Viewed in panorama, Jason Pierce’s career looks like the drug rushes that have fueled and inspired it, beginning with the dense, droning energy of Spacemen 3 and early Spiritualized and moving toward more contemplative comedowns. Naturally, the early highs offered more immediate payoff — later albums sagged — but number six, Songs in A&E, finds an eerie strength in quietude and mortality.
“Death Take Your Fiddle” begins with haunting breaths — perhaps inspired by Pierce’s near demise from pneumonia in 2005 — and plays out with Nick Cavelevel gloom fueled by resignation, rather than anger. “Don’t Hold Me Too Close” finds peaks in emotional valleys, ending with an exhausted yet striking processional. When flirting with greater volume, Pierce sounds less assured: “I Gotta Fire” grasps at psych-blues energy (echoing “Gimme Shelter”), as does buzzy rocker “Yeah Yeah.” But when he splits the difference, the lush, surprisingly Oasis-like “Soul on Fire” emerges.
Eventually, everything comes blissfully, perversely together. On the album-closing lullaby “Goodnight Goodnight,” Pierce’s weathered voice, accompanied by acoustic guitar and humming strings, teases sweet relief (“You’ll be all right,” he gently sings) after having battered us with songs of doubt (“Baby I’m Just a Fool”) and death (“Borrowed Your Gun”). But then, in the final seconds, he delicately intones the words “funeral home” four times. While that may sound oddly pretentious on paper, it somehow makes chillingly perfect sense for a guy fascinated by the beautiful noise of self-destruction.Now Watch This:Spiritualized, “Soul on Fire”https://www.youtube.com/embed/yuEOqzs76sE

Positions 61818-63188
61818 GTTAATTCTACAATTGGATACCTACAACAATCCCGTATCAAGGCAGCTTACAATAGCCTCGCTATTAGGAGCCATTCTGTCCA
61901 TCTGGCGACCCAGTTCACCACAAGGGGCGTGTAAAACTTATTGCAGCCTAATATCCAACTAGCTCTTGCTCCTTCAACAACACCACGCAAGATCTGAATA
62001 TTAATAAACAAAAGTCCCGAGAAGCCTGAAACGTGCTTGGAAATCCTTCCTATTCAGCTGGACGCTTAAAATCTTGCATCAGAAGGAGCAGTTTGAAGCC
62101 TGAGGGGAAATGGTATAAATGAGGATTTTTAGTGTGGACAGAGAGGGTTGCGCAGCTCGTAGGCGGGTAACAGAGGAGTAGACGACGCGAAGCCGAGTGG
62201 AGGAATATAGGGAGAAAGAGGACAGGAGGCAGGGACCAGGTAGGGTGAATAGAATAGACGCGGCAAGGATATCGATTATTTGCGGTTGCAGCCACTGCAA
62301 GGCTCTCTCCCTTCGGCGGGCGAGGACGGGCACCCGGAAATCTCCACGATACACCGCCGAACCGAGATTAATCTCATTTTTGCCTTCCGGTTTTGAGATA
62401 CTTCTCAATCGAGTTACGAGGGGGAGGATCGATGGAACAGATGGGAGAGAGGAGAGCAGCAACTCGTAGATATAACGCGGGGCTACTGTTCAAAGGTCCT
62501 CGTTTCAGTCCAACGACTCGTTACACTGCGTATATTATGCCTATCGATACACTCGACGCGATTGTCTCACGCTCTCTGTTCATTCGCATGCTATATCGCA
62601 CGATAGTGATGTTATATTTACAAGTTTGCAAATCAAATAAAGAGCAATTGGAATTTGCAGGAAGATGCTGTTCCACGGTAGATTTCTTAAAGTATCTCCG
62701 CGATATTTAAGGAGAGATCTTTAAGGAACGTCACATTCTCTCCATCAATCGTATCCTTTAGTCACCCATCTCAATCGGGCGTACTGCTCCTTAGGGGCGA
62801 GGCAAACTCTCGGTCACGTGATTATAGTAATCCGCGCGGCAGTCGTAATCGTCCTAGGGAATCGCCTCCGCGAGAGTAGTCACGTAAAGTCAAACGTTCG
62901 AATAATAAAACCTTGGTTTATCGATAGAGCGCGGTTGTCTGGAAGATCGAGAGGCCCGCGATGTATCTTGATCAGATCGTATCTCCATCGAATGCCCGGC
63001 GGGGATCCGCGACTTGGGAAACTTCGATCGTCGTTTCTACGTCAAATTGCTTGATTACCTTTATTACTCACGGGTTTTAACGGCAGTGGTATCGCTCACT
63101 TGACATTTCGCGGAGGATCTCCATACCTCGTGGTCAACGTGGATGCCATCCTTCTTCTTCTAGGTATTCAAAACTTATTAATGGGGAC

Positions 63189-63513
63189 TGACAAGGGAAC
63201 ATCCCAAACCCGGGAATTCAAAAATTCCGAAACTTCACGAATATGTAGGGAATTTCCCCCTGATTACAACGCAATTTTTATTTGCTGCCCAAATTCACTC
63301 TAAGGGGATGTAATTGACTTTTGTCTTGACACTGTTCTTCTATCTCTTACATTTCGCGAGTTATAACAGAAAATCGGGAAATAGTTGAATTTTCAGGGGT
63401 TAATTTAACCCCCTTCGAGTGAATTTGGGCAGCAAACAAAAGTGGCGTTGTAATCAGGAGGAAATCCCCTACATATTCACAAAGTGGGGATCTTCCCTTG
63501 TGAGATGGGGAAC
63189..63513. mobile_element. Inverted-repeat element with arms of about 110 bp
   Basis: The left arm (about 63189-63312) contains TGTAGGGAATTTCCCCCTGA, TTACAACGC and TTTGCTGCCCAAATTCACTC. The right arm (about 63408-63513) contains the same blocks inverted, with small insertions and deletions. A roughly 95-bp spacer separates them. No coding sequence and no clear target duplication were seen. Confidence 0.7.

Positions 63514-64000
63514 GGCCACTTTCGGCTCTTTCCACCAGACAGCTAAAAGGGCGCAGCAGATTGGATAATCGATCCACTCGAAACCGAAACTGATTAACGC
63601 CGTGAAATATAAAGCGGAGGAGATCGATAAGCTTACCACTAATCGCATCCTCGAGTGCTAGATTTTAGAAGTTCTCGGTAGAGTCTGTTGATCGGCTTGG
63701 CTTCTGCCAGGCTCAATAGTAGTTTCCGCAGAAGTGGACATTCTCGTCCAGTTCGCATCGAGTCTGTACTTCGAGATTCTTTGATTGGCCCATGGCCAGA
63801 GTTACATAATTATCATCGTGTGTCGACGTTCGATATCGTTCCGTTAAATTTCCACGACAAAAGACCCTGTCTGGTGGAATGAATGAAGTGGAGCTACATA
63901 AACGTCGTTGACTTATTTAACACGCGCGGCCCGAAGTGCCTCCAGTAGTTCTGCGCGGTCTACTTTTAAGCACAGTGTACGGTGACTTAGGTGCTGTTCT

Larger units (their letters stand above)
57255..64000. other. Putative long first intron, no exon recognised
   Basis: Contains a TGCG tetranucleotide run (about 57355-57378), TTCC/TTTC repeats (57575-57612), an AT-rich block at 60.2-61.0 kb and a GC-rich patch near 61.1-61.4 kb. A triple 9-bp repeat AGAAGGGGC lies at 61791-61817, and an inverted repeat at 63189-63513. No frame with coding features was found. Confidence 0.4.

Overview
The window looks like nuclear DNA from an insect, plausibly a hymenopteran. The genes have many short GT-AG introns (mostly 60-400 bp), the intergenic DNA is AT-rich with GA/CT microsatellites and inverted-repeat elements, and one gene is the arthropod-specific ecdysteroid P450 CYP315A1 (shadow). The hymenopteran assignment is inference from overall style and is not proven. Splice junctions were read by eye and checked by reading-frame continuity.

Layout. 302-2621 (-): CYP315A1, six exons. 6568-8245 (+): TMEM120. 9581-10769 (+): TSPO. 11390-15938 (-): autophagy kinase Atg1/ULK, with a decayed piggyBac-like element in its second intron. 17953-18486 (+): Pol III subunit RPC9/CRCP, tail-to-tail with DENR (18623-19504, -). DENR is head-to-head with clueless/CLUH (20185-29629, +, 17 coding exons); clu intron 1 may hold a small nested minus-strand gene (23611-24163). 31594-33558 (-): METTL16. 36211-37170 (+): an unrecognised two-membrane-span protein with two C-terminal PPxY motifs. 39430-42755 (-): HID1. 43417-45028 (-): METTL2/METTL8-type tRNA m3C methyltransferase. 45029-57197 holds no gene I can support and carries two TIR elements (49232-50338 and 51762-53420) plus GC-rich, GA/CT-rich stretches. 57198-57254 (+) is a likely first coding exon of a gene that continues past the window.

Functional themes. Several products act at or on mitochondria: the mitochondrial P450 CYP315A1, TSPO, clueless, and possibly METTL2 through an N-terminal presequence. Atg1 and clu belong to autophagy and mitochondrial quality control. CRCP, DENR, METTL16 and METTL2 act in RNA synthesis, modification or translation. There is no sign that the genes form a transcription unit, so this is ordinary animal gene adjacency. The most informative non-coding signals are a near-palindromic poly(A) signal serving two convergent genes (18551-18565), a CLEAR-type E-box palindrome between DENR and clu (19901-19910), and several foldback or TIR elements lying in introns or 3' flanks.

The making of “Soul on Fire” https://www.youtube.com/embed/0onp4oV8ZFU